U.S. government lawmakers are assembling a regulatory framework that will allow drones (also known as unmanned aerial vehicles, or UAVs) to fill the country's skies, whether they are delivering life-saving medicines, bringing down enemy aircraft, or simply getting a pizza to you in 15 minutes or less.
Key to that effort is a new U.S. Department of Transportation program which relies on select drone industry companies and organizations to help the U.S. experiment with cutting-edge drones and the software that drives them.
"Data gathered from these pilot projects will form the basis of a new regulatory framework to safely integrate drones into our national airspace," says U.S. Secretary of Transportation Elaine L. Chao.
Specifically, the program will focus on hardware and software that enables drones to fly well beyond the line of sight, often for hours and often without requiring remote piloting by a human being.
Dubbed the Unmanned Aircraft Systems (UAS) Integration Pilot Program, the effort pulls together drone companies that have already demonstrated success in drone delivery, as well as software makers that specialize in packages that help manage drone airspace.
"The days aren't far off when millions of drones will be flying in the airspace," says Mark Blanks, director of the Virginia Tech Mid-Atlantic Aviation Partnership. "When you're looking at an expansion of that scale, it's critical to make sure it's being handled carefully and safely."
Adds Adam Robertson, chief technology officer of self-described "AI-enabled airspace security and safety" vendor Fortem Technologies, "Within 10 years, drone flight will be as common place as FedEx delivery or an Uber ride. People and goods will take to the skies and highly reliable computers and software will be the key to coordination of a safe airspace."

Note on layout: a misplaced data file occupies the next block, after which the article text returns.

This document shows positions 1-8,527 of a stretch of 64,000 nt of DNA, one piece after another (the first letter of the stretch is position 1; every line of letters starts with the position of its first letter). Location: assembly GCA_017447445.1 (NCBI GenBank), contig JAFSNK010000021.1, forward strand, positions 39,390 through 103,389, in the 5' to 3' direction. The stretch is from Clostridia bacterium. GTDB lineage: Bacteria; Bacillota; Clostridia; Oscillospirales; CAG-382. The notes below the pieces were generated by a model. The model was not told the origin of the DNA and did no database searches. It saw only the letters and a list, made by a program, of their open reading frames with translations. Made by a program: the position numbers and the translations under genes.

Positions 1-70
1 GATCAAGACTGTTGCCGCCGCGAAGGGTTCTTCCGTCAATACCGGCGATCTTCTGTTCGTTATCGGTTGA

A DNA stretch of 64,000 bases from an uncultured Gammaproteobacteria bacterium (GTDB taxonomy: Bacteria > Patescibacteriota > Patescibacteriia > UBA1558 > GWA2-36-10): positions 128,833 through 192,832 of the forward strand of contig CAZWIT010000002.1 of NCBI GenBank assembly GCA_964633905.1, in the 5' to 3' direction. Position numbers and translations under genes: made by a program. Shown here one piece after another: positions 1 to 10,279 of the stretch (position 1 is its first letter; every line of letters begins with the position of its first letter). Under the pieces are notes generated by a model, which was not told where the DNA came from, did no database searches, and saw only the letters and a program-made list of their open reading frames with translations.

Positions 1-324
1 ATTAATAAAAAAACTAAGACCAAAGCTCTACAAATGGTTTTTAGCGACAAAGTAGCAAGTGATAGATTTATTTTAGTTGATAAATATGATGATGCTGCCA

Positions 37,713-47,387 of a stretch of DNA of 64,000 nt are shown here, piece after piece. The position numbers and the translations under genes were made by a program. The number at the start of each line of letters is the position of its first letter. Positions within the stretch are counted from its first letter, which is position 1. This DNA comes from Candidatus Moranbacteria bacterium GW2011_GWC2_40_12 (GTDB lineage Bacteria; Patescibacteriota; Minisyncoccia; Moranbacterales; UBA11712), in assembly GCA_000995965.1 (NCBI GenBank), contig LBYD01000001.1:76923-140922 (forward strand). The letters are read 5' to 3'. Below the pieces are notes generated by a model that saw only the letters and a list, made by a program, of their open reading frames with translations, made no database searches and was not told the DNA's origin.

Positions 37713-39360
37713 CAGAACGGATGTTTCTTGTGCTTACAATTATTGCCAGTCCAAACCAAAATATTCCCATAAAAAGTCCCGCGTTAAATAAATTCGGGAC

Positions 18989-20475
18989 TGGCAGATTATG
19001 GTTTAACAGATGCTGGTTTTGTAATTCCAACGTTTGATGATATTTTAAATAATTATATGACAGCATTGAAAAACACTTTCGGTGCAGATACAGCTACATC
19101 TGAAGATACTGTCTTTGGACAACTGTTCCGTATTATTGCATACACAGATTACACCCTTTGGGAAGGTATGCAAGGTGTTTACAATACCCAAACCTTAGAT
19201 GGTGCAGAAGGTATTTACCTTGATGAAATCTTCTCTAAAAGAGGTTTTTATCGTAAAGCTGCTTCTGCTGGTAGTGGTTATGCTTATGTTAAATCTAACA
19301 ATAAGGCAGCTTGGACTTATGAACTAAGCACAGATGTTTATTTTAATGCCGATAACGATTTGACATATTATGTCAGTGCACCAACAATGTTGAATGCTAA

UAV use in the U.S. likely will be heaviest initially in rural America, places where conflicts with traditional air traffic will be minimal and the need for super-fast alternatives for emergency and delivery services is the greatest, according to Amit Regev, vice president of product for Tel Aviv, Israel-based Flytrex, a company that, according to its website, "offers an end-to-end delivery solution using automated drones controlled over the cloud using a smart and easy control dashboard."
Moreover, those drone-filled skies will need to be safeguarded against enemy drones attempting to penetrate U.S. airspace, which is why the DOT included in the program companies like Salt Lake City, UT-based Fortem, which makes drone defense software. Fortem says its software can track thousands of objects, each smaller than a soda can, traveling at high velocity across the sky. Should a 'wrong drone' be detected, Fortem offers the DroneHunter, a remote-controlled UAV (which comes in commercial and military versions) that can shoot a net over a threatening drone, causing the offending aircraft to crash or be dragged to the ground for further examination.